The US Army is under pressure from the desperate relatives of white prisoners of the Comanches to secure their rescue. A cynical and corrupt marshal, Guthrie McCabe, is persuaded by an army... See full summary »
In a marksmanship contest, Lin McAdam wins a prized Winchester rifle, which is immediately stolen by the runner-up, Dutch Henry Brown. This "story of a rifle" then follows McAdams' pursuit, and the rifle as it changes hands, until a final showdown and shoot-out on a rocky mountain precipice. Written by
Herman Seifer <email@example.com>
James Stewart, Anthony Mann and screenwriter Borden Chase seemed very conscious of the fact that McAdam was a clear break from the sort of hero the actor was previously associated with. Chase, in fact, narrowed down the transition to the moment that McAdam confronts Dan Duryea's character in a saloon, smashing his face down onto the bar. As Chase was quoted in Donald Dewey's James Stewart, "When the picture was given a sneak preview, there had even been some titters in the audience at seeing Stewart's name in the opening titles of a western. ...But once he smashed Duryea in that bar, there would be no more snickering." In his book Horizons West, Jim Kitses later echoed this observation when he wrote, "Lin's destruction of Waco is consequently a key moment since it both satisfies our moral expectations and disturbs them, our identification with the hero jarred by the naked violence with which he sets about the villain." See more »
In the gunfight at the Jameson house, it is said that that Noonan's posse consisted of 12 men and was down to 9, and then another of them is shot. However, when the burning wagon is pushed into the house, there are 9 men pushing it. See more »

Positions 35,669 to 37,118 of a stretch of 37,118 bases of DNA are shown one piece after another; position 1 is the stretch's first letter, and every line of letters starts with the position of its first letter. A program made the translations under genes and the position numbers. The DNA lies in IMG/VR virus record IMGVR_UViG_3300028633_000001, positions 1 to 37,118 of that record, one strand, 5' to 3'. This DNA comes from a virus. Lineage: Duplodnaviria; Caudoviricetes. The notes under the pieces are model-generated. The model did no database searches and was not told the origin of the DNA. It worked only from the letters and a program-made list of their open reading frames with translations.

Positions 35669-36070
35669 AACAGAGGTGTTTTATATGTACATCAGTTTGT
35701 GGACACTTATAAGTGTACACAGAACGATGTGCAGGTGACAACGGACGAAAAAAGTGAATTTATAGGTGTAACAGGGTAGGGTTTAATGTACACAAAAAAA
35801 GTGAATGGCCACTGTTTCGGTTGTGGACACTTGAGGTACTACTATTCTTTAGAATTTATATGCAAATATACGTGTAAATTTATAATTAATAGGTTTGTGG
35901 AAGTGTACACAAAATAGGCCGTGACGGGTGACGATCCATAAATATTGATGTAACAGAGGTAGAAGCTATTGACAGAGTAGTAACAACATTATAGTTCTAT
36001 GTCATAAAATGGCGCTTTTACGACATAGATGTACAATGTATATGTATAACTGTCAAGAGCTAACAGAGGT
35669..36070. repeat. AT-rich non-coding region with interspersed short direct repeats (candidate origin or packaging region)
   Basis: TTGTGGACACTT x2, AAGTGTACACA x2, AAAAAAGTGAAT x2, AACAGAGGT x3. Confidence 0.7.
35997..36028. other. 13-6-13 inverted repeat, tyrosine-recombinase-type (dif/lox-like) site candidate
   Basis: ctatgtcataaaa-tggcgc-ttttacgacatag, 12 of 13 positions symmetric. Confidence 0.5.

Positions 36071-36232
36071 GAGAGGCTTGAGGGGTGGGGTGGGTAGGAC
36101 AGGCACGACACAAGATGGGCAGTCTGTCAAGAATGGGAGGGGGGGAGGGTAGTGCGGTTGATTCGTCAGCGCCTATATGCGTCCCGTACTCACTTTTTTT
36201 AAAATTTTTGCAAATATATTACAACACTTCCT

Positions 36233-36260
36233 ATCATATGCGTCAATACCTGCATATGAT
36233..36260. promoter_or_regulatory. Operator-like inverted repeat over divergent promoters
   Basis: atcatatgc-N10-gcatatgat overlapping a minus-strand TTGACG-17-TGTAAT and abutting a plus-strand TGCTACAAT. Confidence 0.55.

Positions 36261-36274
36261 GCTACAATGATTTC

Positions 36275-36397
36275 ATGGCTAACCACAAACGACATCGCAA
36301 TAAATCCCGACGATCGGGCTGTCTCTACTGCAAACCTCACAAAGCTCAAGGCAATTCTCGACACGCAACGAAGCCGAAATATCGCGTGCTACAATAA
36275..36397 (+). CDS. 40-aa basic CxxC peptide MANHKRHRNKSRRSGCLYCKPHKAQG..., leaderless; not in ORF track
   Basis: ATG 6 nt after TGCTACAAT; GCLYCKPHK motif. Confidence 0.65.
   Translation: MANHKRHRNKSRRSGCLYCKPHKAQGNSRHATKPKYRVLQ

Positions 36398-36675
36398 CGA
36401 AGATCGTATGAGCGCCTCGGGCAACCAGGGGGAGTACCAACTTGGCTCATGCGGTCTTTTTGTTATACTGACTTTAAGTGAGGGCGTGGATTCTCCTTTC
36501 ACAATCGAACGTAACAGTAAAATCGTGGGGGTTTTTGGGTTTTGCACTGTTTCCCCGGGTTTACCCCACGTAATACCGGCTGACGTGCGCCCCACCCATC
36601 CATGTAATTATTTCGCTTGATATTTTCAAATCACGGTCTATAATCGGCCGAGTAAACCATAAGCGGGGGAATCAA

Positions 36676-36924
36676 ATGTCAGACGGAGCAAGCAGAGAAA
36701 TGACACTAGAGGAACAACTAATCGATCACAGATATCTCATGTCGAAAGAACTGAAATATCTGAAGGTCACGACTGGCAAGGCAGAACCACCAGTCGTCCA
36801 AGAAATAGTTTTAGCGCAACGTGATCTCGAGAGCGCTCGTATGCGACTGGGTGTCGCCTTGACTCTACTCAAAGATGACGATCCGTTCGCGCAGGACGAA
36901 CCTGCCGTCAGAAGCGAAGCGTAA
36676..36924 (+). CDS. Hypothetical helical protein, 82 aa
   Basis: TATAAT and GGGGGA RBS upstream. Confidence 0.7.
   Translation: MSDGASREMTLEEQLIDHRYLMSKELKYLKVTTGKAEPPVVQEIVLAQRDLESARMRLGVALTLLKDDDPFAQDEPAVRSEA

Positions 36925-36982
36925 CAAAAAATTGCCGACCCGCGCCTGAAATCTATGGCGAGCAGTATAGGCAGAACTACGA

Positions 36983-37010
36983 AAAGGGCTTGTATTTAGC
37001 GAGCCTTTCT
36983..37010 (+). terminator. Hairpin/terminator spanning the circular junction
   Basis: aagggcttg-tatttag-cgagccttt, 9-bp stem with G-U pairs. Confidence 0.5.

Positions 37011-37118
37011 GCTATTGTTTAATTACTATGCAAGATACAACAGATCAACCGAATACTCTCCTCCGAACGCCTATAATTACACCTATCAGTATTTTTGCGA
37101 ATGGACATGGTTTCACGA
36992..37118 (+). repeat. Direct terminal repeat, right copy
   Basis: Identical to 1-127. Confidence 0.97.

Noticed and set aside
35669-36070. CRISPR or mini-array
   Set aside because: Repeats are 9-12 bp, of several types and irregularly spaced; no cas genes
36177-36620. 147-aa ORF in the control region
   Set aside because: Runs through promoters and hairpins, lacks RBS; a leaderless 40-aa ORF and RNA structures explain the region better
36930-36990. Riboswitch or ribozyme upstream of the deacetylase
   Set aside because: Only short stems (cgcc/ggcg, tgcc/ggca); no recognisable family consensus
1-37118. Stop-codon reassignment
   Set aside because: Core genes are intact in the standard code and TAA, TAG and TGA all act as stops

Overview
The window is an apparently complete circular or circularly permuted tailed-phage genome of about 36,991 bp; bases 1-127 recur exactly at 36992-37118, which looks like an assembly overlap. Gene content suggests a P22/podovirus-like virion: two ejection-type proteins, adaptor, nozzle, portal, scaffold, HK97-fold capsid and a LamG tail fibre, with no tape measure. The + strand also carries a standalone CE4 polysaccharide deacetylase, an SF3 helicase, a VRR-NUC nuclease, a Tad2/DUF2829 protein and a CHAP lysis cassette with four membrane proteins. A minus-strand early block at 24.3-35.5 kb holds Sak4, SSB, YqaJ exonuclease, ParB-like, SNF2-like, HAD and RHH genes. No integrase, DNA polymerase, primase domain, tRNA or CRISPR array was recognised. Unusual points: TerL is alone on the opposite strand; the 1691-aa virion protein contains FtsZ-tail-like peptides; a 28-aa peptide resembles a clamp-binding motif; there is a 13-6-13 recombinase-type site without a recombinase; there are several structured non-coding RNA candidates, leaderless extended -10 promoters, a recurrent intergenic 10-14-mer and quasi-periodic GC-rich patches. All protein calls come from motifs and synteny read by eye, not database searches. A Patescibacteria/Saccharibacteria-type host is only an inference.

The film's opening prologue states: This is a story of the Winchester Rifle Model 1873 "The gun that won the West" To cowman, outlaw, peace officer or soldier, the Winchester '73 was a treasured possession. An Indian would sell his soul to own one . . . See more »
Like the rifle it's named after, "One in a Thousand"
For the viewer who comes upon it long after its making, "Winchester '73" has something in common with "Casablanca." While you watch it, you get this feeling that you're looking at a string of clichés encountered so often in the genre; then you realise that the clichés became clichés only after being copied from this particular film, and that they were so widely copied because this film was so great. In other words, it's a seminal work.
"Winchester '73" is a joy to watch. The broad lines of the plot are somewhat predictable, but mostly because you've seen them copied so many times in later movies, and nevertheless it still contains a number of twists which surprise you. The dialogue, the pacing and Mann's direction are excellent. Stewart shines in particular, and if you're a fan this is a "must-see," but he is not alone in delivering a good performance. Remarkably, many of the most thoughtful and/or witty lines go to minor characters. Because this makes these characters (much) more than cardboard cutouts, it lent additional realism to the film.
This is a remarkably underrated film, and well worth keeping an eye out for. The DVD also contains an interview with Stewart which provides some background on the film.
19 of 26 people found this review helpful.
Was this review helpful to you?